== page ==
“So, what?  As a maintenance guy, I’m not ’premium’ enough to crap into porcelain?”

“Executive lavatories do not contain porcelain.”

“You’re avoiding answering me.”

“There is nothing to answer, you served me an incorrect statement, not a question.”

Paul exhales through gnashed teeth.  “Fine.  If I was a manager, or someone else with an actual employment contract, would I have been rescued by now?”

“Triaging emergency response based upon occupation is illegal.”

“But would a rescue team have been sent for me?”

“A rescue has been sent to collect you, Contractor Paul.”

“Sure it has, remind me Hugh, when is it coming?”

“The current eta for rescue operation’s arrival is 9999 days.  Would you like me to set a reminder to your calendar?”

Paul let himself slide onto his back, squinting from the suns above as he chews on the last of the lizard meat.  “I’m going to die here, aren’t I?”  He says absently.

“Please be encouraged Contractor paul, from a certain point of view, living out the rest of your days in the wilderness of nature could be considered, desirable.”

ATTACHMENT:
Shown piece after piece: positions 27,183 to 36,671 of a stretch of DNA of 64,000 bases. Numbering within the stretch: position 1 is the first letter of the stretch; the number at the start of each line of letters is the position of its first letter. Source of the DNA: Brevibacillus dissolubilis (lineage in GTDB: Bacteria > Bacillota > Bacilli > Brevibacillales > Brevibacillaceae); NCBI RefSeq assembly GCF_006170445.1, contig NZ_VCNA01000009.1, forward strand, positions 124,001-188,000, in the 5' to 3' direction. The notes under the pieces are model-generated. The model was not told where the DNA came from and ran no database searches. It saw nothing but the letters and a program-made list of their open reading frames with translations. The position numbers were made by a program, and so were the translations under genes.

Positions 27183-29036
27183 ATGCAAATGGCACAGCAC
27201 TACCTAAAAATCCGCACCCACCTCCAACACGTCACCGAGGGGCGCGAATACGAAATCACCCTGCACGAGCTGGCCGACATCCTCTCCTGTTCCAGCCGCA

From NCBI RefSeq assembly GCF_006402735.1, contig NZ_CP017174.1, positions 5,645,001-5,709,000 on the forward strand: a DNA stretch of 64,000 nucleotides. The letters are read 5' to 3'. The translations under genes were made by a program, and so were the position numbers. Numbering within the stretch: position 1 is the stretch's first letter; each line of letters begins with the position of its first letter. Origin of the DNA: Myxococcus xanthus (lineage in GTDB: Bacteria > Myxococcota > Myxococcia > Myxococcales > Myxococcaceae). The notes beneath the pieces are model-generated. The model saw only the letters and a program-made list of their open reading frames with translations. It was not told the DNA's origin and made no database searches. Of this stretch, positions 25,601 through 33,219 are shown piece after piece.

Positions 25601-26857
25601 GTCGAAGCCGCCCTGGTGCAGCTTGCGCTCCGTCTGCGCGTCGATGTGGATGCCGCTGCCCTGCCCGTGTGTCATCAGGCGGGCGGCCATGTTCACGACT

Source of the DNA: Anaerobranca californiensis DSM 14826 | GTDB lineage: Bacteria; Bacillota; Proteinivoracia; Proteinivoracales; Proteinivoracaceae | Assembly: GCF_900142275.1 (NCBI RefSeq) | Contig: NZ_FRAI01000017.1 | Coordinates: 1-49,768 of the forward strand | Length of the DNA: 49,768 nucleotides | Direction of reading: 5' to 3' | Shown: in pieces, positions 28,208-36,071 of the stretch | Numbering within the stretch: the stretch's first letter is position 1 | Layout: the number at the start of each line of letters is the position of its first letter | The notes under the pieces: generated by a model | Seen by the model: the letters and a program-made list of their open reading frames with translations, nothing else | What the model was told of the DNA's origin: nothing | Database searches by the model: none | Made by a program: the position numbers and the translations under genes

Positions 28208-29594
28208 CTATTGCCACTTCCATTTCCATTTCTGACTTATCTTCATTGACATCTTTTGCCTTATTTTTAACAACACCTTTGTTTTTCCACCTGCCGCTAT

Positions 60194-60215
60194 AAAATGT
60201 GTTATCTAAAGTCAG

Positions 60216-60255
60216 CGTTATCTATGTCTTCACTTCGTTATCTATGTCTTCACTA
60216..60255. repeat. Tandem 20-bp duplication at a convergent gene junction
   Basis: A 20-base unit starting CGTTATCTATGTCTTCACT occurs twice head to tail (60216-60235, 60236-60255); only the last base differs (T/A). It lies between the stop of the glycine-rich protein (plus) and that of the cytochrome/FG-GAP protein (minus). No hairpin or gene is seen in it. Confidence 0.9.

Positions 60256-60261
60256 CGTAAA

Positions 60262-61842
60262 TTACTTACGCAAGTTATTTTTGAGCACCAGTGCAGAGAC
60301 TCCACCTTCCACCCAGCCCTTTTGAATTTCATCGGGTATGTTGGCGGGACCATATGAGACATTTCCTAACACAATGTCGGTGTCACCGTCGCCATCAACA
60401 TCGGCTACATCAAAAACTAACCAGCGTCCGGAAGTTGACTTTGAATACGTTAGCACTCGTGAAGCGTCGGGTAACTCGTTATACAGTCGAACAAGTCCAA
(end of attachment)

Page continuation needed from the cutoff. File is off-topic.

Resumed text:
Paul sits bolt upright.

“Why did you just agree with me?”

“I did not, I simply offered an encouraging perspective to consider.”

“You think that I’m never making it off here, don’t you?  You know that nobody’s coming!”

“From a certain point of view-”

“Answer the question, yes or no!”

“…  I cannot respond to this with simply a yes or no.”

“Why not?”

Hugh’s smiling face seems to freeze. 

Paul raises his arm so that his wrist-mounted display, and therefore Hugh, is at eye level.

“Because I cannot misrepresent reality.  Additionally, I cannot bring Syrus-James into disrepute.”

Paul stares at Hugh, understanding slowly clicking into place.  “Oh.  My.  God!”  He marches to the pod’s door and throws it open.

The pod interior is spartan.  It’s smooth white walls have become yellowed with sand stains, despite Paul’s efforts. 

He marches across the pod to the toilet cubical opposite, the pristine tiles and bowl beyond seem to beckon to him as he approaches.

Air whips against Paul’s face as the door slides shut and seals just before he can wedge his arm into it.

He punches the composite door, rattling it against its housing.

“Contusion detected.  Contractor Paul, please refrain from self-harm.”

Paul huffs, then turns to Hugh’s AI core and throws open the panel.

“Contractor Paul, we’ve been through this before.”

“Shut up Hugh, or I’ll rip out your processors!”

“Contractor Paul, we both know that you don’t know how to do that.  It is probable that you do not even know what my processing cores look like.”

Paul glares at the mass of interface boards and wiring beneath him.

“Many of those are connected to the assembler, which is essential for your survival, randomly pulling apart sensitive components may-”

“I know!”  Paul rubs at his brow, then suddenly, he stops.  “Hugh, remind me, what are your core directives?”